Our findings show that SES per se was not associated with HRQL in middle-aged men who are overweight but otherwise healthy, an important and increasing group. While the equality of HRQL across the socioeconomic spectrum in this group would generally be considered favorable, overweight men of lower SES are known to have increased cardiometabolic risk. That this risk is not associated with impaired quality of life potentially reduces the likelihood that such men will seek to improve their health. This finding underscores the fact that health promotion interventions aimed at improving the health of at-risk men should also aim to reach asymptomatic people who feel generally well.
The Kavian Scientific Research Association (KSRA) is a non-profit research organization to provide research / educational services in December 2013. The members of the community had formed a virtual group on the Viber social network. The core of the Kavian Scientific Association was formed with these members as founders. These individuals, led by Professor Siavosh Kaviani, decided to launch a scientific / research association with an emphasis on education.
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ADDITIONAL INFORMATION AND DECLARATIONS
This study was supported by a TECHNZ grant (University of Auckland—UniS 30475.001) through the New Zealand Ministry of Science and Innovation. Martin de Bock was funded by the Joan Mary Reynolds Trust. The Paykel Trust has provided long-term funding for the Clinical Research Unit at the Liggins Institute (University of Auckland). The funders had no role in study design, data collection, and analysis, decision to publish, or preparation of the manuscript.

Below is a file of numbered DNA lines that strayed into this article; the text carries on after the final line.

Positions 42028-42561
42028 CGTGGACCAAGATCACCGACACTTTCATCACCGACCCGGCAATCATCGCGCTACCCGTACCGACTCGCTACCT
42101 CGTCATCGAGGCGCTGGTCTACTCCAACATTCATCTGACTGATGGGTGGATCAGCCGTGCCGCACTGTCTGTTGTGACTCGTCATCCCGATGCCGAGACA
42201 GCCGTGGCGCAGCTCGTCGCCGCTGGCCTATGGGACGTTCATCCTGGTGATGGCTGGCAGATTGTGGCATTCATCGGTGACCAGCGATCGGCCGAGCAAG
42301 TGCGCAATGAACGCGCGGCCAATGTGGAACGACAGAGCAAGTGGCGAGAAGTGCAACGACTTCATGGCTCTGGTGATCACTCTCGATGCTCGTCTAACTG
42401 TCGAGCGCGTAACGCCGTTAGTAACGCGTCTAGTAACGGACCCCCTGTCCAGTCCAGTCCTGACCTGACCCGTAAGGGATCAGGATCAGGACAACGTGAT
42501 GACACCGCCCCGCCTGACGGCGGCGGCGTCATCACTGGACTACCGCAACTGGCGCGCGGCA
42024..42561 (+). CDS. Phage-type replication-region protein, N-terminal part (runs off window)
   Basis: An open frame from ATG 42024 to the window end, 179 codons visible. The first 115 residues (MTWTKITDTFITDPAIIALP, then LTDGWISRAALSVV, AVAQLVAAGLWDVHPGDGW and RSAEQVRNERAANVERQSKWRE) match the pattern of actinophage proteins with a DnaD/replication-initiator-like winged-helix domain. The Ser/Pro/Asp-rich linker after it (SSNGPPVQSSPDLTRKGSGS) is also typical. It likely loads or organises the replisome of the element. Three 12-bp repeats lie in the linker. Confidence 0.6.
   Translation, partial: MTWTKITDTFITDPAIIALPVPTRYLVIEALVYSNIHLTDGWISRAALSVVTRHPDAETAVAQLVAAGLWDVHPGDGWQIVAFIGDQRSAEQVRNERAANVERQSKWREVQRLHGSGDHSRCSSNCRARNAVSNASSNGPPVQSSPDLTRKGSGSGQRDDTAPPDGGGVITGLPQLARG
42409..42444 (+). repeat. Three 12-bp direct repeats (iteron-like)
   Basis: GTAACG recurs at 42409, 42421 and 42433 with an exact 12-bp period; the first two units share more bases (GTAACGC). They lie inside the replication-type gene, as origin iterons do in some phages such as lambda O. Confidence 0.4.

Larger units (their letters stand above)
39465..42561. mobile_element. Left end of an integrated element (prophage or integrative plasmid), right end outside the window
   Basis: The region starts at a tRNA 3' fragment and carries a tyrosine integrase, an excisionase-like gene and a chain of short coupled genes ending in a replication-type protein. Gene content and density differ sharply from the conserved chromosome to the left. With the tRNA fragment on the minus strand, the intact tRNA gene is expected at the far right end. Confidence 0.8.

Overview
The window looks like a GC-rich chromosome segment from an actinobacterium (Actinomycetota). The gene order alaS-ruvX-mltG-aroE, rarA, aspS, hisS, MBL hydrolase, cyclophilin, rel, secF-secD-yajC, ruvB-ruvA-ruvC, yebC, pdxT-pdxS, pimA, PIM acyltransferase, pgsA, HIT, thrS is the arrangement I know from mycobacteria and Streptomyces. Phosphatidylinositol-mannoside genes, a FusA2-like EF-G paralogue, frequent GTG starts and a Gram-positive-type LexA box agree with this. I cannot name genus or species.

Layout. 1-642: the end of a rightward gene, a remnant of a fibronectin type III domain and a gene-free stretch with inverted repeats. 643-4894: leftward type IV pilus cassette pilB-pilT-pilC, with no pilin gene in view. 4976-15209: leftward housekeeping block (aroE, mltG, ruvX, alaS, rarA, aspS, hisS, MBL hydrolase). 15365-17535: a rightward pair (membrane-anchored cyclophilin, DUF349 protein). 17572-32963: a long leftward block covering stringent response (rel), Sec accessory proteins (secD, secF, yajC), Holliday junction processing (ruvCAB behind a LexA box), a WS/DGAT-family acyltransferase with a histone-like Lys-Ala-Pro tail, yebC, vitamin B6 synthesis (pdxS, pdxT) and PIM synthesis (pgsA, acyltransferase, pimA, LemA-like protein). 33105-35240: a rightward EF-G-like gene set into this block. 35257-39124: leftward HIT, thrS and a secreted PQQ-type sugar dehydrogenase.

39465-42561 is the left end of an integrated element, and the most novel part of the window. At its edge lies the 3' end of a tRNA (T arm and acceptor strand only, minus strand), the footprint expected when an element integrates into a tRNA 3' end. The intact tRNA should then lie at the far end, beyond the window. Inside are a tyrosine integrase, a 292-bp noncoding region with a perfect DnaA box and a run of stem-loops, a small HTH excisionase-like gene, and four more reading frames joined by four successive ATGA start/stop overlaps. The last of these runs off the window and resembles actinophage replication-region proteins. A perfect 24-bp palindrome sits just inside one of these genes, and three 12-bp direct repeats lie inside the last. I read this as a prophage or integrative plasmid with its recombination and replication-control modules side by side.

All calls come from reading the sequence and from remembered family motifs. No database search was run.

The following grant information was disclosed by the authors: New Zealand Ministry of Science and Innovation: UniS 30475.001. Joan Mary Reynolds Trust. The Paykel Trust.
José G.B. Derraik is an Academic Editor for PeerJ. The authors have no financial or non-financial conflicts of interest to disclose that may be relevant to this work.
- José G.B. Derraik conceived and designed the experiments, analyzed the data, prepared figures and/or tables, authored or reviewed drafts of the paper, approved the final draft. Derraik et al. (2018), PeerJ, DOI 10.7717/peerj.5193 8/12
- Benjamin B. Albert conceived and designed the experiments, prepared figures and/or tables, authored or reviewed drafts of the paper, approved the final draft. • Martin de Bock conceived and designed the experiments, performed the experiments, authored or reviewed drafts of the paper, approved the final draft.
- Éadaoin M. Butler authored or reviewed drafts of the paper, approved the final draft, literature review.
- Paul L. Hofman conceived and designed the experiments, authored or reviewed drafts of the paper, approved the final draft.
- Wayne S. Cutfield conceived and designed the experiments, authored or reviewed drafts of the paper, approved the final draft.
The following information was supplied relating to ethical approvals (i.e., approving body and any reference numbers): Ethical approval for this study was provided by the Northern Y Regional Ethics Committee from the New Zealand Ministry of Health (NTY/11/02/015).
The following information was supplied regarding data availability: The raw data are provided as a Supplemental File.
Supplemental information for this article can be found online at http://dx.doi.org/10.7717/ peerj.5193#supplemental-information.
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Professor Siavosh Kaviani was born in 1961 in Tehran. He had a professorship. He holds a Ph.D. in Software Engineering from the QL University of Software Development Methodology and an honorary Ph.D. from the University of Chelsea.